AMTA, NCBTMB, ARCB: Does the average client care?

Your business cards, brochures, flyers, and other materials should reflect your background and the good work that you do. So, you list acronyms like AMTA and NCBTMB on your marketing materials, right? Well…maybe not.

I Choose a Personal Trainer

Let’s say I’m looking for a personal trainer. Would the acronyms ACE and NASM mean anything to me? They wouldn’t, except that I just googled them and found out what they are — two training institutions, the American Council on Exercise and National Academy of Sports Medicine. Even if I already knew that, is reading that by someone’s name going to tell me if that trainer can help ME?

Since I’m a female in my 50’s, I want a trainer who likes or even specializes in working with older women. If I saw that on a business card, brochure, or website, I might be inspired to find out more.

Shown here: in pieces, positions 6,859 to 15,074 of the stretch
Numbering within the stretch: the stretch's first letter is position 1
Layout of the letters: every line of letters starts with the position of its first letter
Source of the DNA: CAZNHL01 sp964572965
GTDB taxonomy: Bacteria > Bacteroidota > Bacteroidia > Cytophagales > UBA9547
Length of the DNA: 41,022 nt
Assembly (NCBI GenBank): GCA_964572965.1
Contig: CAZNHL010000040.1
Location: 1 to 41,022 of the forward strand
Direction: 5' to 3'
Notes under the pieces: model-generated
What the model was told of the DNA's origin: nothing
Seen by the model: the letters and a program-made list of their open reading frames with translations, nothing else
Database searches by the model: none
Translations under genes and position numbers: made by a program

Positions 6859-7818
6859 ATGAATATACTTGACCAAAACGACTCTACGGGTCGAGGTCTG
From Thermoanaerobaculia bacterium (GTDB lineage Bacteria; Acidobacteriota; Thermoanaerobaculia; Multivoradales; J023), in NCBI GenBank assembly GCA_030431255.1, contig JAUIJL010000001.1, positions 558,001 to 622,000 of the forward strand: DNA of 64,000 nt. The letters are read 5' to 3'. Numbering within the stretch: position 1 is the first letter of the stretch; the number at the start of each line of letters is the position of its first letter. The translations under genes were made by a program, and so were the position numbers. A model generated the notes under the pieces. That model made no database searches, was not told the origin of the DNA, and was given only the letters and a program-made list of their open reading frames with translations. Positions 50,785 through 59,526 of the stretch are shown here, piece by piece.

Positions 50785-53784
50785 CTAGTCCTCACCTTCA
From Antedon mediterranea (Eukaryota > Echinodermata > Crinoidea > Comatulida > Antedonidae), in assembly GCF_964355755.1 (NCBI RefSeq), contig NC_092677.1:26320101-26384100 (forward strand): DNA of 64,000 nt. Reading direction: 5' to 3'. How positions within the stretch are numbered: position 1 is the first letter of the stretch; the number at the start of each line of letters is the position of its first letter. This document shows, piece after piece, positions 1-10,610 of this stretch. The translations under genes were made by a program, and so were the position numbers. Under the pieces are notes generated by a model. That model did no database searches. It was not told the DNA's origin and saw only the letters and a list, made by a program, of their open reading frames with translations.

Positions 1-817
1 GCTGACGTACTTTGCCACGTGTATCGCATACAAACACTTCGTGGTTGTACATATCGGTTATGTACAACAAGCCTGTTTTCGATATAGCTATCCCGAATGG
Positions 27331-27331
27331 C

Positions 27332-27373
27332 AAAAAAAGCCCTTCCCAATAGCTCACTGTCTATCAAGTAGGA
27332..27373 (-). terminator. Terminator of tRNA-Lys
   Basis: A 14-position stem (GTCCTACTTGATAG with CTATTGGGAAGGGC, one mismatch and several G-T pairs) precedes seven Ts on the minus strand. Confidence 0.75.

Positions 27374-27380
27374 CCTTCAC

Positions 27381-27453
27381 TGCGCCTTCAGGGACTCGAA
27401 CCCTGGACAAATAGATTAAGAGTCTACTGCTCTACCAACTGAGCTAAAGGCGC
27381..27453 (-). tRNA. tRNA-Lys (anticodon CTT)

What Makes You Special?

If you are proud of your training or certification in massage or a specialty, such as LMT, ARCB, or CNT, why not spell it out? Examples:

  • Jane Doe, Certified Reflexologist
  • John Smith, Certified Neuromuscular Therapist

Check out the two business card examples on this page. They both state the therapist’s credentials and contact information, but we think the approach of the second one is more effective. More important than a complete list of your modalities is the answer to the question of “Why should I come see YOU?” Highlight what makes you different from other practitioners and what might attract the kind of clients you really want.

For example:

  • Relieving stress since 1992 — Let me relieve yours
  • Revitalizing massage for the child-bearing year
  • Your back and neck pain specialists
  • Specializing in keeping seniors active since 2006
  • Relaxation in the comfort of your home
  • Reduce stress and pain with reflexology!

Have any suggestions for good “taglines” to express a focus or specialty? Please comment!